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New cancer diagnosis drug

Posted by hasekamp on 7 January 2011 at 12:44 PM
Chulabhorn Hospital has succeeded in developing a radiopharmaceutical substance called "11CCholine", which can be used in conjunction with a PETCT scan to examine tumour cells in cases of prostate, bladder, lung, oesophageal and liver cancer. The substance, when used along with a PETCT scan, helps diagnose abnormalities and differences in cells. It will also help doctors diagnose brain tumours, as well as evaluate the size and formation of cells before and after treatment. Chulabhorn Hospital is the first to develop the substance in Southeast Asia, manager of the institute's National Cyclotron and PET Centre, Assoc Prof Dr Rujjaporn Chaichana, said. The hospital started developing and completed research on the substance in 2009, and has used it on 80 patients. The drug costs Bt40,000 per patient. (Source: The Nation)


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Phuket's last mangroves

Posted by hasekamp on 6 January 2011 at 16:48 PM
Out of fear of losing their community and way of life to “selfish people” allegedly encroaching on protected mangrove forests, Pa Khlok villagers submitted a formal complaint to the Phuket governor yesterday. About 20 villagers, led by chief Cha-euan Hemhong and community leader “Uncle” Jurun Ratchapol, handed the letter to Gov Tri Augkaradacha requesting immediate investigation into the matter. The land in question is between the Phuket Home for the Elderly and the Phuket Airpark. It is currently in the process of being transferred from protected forest department land to “community forest”, which would allow local villagers to collectively manage and use the land for their benefit. This transition would delegate land preservation responsibilities to the local community while simultaneously allowing them to benefit from having access to it. However, it appears someone is trying to beat the villagers to the punch. They claim that intruders have been clearing the land, little-by-little, and planting coconut trees to convert the area to agricultural land to be sold in the future. Mr Cha-euan said, “This forest should be under the care of local villagers soon, but we are afraid that property development rapidly approaching our area will encourage some selfish people to illegally reserve the land for themselves and then sell it off to developers”. The villagers filed a complaint regarding the encroachment at the Thalang District Office on September 18 last year, but no progress has been made, he said. “Our fishing life will be affected for sure if we don’t stop this encroachment,” Mr Jurun added. “So, I would like to beg Governor Tri to give us a hand very soon.” Mr Jurun is brother to Jurin Ratchapol, a well-known local environmental activist gunned down in a Pa Khlok forest in 2001. (Source: The Phuket Gazette)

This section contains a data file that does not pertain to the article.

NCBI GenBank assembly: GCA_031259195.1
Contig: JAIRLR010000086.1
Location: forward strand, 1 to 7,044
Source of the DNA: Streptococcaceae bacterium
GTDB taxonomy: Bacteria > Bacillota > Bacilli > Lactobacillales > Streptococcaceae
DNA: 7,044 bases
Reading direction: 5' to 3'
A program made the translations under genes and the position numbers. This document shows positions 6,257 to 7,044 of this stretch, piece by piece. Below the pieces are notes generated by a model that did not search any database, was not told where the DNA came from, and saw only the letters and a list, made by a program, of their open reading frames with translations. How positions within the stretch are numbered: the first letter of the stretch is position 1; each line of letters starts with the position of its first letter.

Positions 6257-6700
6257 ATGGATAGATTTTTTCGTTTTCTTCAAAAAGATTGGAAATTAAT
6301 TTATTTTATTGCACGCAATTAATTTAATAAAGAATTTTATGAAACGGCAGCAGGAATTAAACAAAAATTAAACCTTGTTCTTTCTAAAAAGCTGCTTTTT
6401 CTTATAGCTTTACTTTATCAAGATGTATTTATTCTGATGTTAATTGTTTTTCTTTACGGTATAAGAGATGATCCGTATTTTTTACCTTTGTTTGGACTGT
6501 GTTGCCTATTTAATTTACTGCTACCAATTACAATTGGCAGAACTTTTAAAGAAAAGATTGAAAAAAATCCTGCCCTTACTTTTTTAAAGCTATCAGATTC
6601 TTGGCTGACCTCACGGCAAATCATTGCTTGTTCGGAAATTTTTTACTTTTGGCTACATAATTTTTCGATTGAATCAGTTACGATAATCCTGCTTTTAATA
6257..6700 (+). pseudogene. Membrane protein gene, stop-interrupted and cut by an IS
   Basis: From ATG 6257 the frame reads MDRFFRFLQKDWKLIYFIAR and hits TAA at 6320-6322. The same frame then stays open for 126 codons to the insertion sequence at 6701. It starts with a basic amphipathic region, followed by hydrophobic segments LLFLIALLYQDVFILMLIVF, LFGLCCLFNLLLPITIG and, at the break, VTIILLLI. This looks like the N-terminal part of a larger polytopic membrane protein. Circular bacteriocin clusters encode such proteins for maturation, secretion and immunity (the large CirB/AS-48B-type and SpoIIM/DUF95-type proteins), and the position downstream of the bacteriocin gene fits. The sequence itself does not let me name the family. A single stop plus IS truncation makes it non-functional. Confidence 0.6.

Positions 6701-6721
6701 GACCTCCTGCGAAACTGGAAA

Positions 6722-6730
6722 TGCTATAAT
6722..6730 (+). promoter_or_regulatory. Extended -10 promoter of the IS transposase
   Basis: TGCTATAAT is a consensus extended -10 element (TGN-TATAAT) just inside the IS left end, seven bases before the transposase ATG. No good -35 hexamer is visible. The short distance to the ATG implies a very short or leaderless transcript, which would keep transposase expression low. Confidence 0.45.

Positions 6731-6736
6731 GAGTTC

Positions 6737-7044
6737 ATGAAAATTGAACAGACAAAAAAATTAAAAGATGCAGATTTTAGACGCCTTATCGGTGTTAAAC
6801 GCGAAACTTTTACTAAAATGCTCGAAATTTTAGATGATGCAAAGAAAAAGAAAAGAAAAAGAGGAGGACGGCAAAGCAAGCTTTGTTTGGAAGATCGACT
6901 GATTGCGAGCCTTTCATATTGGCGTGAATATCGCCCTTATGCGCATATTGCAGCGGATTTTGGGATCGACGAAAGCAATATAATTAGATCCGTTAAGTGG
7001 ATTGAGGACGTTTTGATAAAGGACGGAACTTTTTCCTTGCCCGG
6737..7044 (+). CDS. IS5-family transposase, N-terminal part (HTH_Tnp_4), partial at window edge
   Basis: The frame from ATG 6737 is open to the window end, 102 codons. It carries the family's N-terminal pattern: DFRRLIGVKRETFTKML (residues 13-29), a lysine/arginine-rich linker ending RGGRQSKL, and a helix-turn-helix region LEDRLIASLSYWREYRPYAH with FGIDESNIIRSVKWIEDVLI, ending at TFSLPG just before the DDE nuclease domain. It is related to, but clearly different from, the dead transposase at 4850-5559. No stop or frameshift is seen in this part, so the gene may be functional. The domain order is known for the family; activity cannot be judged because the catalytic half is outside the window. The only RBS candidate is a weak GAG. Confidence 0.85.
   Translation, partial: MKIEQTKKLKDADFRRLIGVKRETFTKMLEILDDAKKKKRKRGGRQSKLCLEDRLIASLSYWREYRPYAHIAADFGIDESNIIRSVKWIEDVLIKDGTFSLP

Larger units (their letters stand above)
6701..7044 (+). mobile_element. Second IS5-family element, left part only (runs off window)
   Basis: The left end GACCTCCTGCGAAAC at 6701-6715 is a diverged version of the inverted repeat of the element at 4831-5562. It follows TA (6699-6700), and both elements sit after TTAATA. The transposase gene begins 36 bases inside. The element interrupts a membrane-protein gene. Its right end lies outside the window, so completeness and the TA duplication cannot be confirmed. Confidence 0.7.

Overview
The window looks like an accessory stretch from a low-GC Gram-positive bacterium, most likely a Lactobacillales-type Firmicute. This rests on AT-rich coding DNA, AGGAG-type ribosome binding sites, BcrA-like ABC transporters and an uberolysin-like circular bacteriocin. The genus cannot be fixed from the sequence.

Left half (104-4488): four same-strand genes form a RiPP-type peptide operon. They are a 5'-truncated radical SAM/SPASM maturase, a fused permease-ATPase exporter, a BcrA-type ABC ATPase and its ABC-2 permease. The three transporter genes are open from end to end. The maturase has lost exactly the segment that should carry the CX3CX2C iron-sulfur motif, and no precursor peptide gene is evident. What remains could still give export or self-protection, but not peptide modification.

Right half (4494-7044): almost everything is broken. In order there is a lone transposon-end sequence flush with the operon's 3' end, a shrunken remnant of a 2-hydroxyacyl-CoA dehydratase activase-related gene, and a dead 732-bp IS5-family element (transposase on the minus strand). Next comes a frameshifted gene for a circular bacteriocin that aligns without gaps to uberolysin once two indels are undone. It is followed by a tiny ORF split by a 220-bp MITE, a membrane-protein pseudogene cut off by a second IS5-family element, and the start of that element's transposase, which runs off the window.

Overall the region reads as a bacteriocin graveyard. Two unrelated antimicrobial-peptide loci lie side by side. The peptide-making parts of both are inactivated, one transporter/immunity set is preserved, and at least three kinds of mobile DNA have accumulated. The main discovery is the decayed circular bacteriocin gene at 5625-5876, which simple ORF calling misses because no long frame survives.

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Traffic problems soon over?

Posted by hasekamp on 4 January 2011 at 10:50 AM
People in Greater Bangkok are being warned of "nightmare" traffic jams for the next three years as construction on at least seven railway lines gets into full swing. Long-distance commuters can expect to spend four to six hours a day commuting until 2014, said Soithip Trisuddhi, director of the Transport Ministry's Office of Transport and Traffic Policy and Planning. Tenders for the electric train projects, preparation of construction sites and partial construction will start this year. Work on at least five new projects will begin late in the year, in addition to the two that have already begun. Bangkok is expected to have 236 kilometres of electric train lines and most railway crossings will be replaced by flyovers by 2015, Ms Soithip said. "Bangkok in 2015 will be a better place to live. It will be totally different from what it is today," she said. (Source: The Bangkok Post)


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Death toll in the holidays

Posted by hasekamp on 4 January 2011 at 10:47 AM
The death toll from road accidents nationwide since last Thursday stood at 325, the government's road accident prevention and reduction centre announced on Tuesday. There were 3,227 road accidents, in which 3,453 people were injured. Chiang Mai had the highest number of fatalities, while Phitsanulok recorded the highest number of accidents. The biggest cause of accidents was - as usual - drunk driving, followed by speeding. (Source: The Bangkok Post)